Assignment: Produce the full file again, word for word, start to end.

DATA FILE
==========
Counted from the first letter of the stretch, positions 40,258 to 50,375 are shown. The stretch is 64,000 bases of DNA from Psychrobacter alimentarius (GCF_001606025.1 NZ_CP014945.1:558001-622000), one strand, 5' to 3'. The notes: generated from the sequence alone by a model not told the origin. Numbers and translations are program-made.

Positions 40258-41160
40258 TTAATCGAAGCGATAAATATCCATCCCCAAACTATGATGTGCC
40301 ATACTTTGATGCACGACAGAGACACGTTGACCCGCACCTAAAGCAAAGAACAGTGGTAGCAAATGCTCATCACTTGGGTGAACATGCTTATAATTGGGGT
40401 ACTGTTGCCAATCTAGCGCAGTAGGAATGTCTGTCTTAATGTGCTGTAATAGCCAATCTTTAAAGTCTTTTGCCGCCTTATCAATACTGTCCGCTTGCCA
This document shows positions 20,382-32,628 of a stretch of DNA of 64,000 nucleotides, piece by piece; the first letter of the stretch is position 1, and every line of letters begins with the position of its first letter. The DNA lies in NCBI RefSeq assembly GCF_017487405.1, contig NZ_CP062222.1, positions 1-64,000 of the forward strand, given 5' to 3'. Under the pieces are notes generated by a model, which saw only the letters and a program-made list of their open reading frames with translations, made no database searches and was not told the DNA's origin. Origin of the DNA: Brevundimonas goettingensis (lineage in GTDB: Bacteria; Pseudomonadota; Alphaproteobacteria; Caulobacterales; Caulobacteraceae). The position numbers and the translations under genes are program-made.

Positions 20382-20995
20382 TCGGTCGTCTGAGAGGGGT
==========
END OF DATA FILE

Counted from the first letter of the stretch, positions 40,258 to 50,375 are shown. The stretch is 64,000 bases of DNA from Psychrobacter alimentarius (GCF_001606025.1 NZ_CP014945.1:558001-622000), one strand, 5' to 3'. The notes: generated from the sequence alone by a model not told the origin. Numbers and translations are program-made.

Positions 40258-41160
40258 TTAATCGAAGCGATAAATATCCATCCCCAAACTATGATGTGCC
40301 ATACTTTGATGCACGACAGAGACACGTTGACCCGCACCTAAAGCAAAGAACAGTGGTAGCAAATGCTCATCACTTGGGTGAACATGCTTATAATTGGGGT
40401 ACTGTTGCCAATCTAGCGCAGTAGGAATGTCTGTCTTAATGTGCTGTAATAGCCAATCTTTAAAGTCTTTTGCCGCCTTATCAATACTGTCCGCTTGCCA
This document shows positions 20,382-32,628 of a stretch of DNA of 64,000 nucleotides, piece by piece; the first letter of the stretch is position 1, and every line of letters begins with the position of its first letter. The DNA lies in NCBI RefSeq assembly GCF_017487405.1, contig NZ_CP062222.1, positions 1-64,000 of the forward strand, given 5' to 3'. Under the pieces are notes generated by a model, which saw only the letters and a program-made list of their open reading frames with translations, made no database searches and was not told the DNA's origin. Origin of the DNA: Brevundimonas goettingensis (lineage in GTDB: Bacteria; Pseudomonadota; Alphaproteobacteria; Caulobacterales; Caulobacteraceae). The position numbers and the translations under genes are program-made.

Positions 20382-20995
20382 TCGGTCGTCTGAGAGGGGT